WPJ: Have the attacks in Paris affected Slovakia’s positions on security issues, such as border controls or the international coalition against the Islamic State?
ML: Yes. We have toughened our domestic anti-terror legislation and increased police checks alongside the borders with Austria and Hungary to monitor any unauthorized entry. Police are inspecting suspicious-looking vehicles that could be harboring refugees, such as vans and trucks. We have sent out dozens of police officers to help our EU partners in protecting the EU external borders. As a direct response to the Paris attacks we have – at the request of France – provided military assistance to the European Union Training Mission in Mali.
Slovakia has been, for some time now, a member of the 65-nation-strong U.S.-led Global Coalition to counter Da´esh. In light of the situation in the region and the recent attacks in Paris, we are committed to continuing to support the coalition and its working groups, and to considering possibilities for further contributions on a continuing basis.
WPJ: The Syrian refugee crisis and the heightened threat of terrorism have brought up questions about certain EU policies in some countries, such as freedom of movement within the Schengen Area. What are the implications of these developments for EU cooperation?
ML: For Slovakia it is crucially important to fully uphold the fundamental principles and freedoms of the EU. Freedom of movement is one of them. When addressing the current migration crisis we should refrain from shortcuts, such as limitations to the Schengen Area, a region without border controls. We stand for respecting the rules. And they are clear. We all have a responsibility to protect the external border of the EU, so every country should do its best to uphold it. And if there is a member state not able to guard the border, then we should go there and help. By the way, this cooperation is gradually happening, although there is still some talk about limitations to or suspension of Schengen, or about the creation of a so-called mini-Schengen. We refuse all this and insist on keeping Schengen as it is and respecting the existing rules. Amid other measures such as better cooperation of security agencies, it is also necessary to find a way to effectively disable smuggling networks that are operating on both sides of the borders – and it doesn’t matter if they are Schengen borders or national ones.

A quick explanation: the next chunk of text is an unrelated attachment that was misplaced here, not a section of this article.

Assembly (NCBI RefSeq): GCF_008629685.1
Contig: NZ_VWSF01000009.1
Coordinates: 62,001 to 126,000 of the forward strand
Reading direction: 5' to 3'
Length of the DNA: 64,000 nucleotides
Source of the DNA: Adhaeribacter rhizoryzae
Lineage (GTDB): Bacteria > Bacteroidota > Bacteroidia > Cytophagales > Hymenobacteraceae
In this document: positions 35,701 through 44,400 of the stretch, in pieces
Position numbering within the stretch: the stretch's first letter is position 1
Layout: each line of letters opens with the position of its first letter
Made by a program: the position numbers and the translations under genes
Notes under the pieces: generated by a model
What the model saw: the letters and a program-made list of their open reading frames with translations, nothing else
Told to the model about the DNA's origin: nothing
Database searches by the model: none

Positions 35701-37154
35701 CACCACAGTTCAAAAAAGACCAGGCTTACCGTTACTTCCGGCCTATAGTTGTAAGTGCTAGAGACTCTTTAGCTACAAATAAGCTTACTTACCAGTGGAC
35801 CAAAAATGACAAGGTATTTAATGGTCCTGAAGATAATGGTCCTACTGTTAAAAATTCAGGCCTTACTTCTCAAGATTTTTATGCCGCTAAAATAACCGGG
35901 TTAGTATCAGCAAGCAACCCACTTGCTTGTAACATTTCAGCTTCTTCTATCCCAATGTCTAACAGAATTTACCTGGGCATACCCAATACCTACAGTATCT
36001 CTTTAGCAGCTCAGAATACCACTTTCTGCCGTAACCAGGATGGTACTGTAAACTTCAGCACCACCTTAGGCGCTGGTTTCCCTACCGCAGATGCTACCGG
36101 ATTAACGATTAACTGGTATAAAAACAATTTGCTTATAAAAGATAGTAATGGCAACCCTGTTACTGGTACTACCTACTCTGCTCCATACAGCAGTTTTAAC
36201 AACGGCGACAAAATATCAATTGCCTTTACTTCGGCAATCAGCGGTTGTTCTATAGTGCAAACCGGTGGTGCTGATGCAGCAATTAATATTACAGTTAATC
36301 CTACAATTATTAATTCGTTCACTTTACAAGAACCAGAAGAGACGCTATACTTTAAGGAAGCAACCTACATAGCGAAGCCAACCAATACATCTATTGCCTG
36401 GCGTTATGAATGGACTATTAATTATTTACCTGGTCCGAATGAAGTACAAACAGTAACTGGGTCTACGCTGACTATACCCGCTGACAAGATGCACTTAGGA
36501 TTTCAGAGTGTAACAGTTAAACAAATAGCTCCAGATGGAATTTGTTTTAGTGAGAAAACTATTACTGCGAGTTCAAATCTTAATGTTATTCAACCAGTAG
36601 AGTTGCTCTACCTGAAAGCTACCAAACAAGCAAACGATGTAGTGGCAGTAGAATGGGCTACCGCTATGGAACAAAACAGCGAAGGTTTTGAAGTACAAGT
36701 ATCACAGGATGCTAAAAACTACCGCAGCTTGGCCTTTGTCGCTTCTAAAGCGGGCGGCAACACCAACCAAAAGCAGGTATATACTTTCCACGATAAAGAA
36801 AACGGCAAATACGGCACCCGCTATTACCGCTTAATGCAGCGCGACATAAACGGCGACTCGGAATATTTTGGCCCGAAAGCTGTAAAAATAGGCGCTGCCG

WPJ: The process of developing EU policy is often seen as dominated by the larger countries, such as Germany and France. What do you think of the EU’s decision-making process, particularly from the perspective of a small country like Slovakia?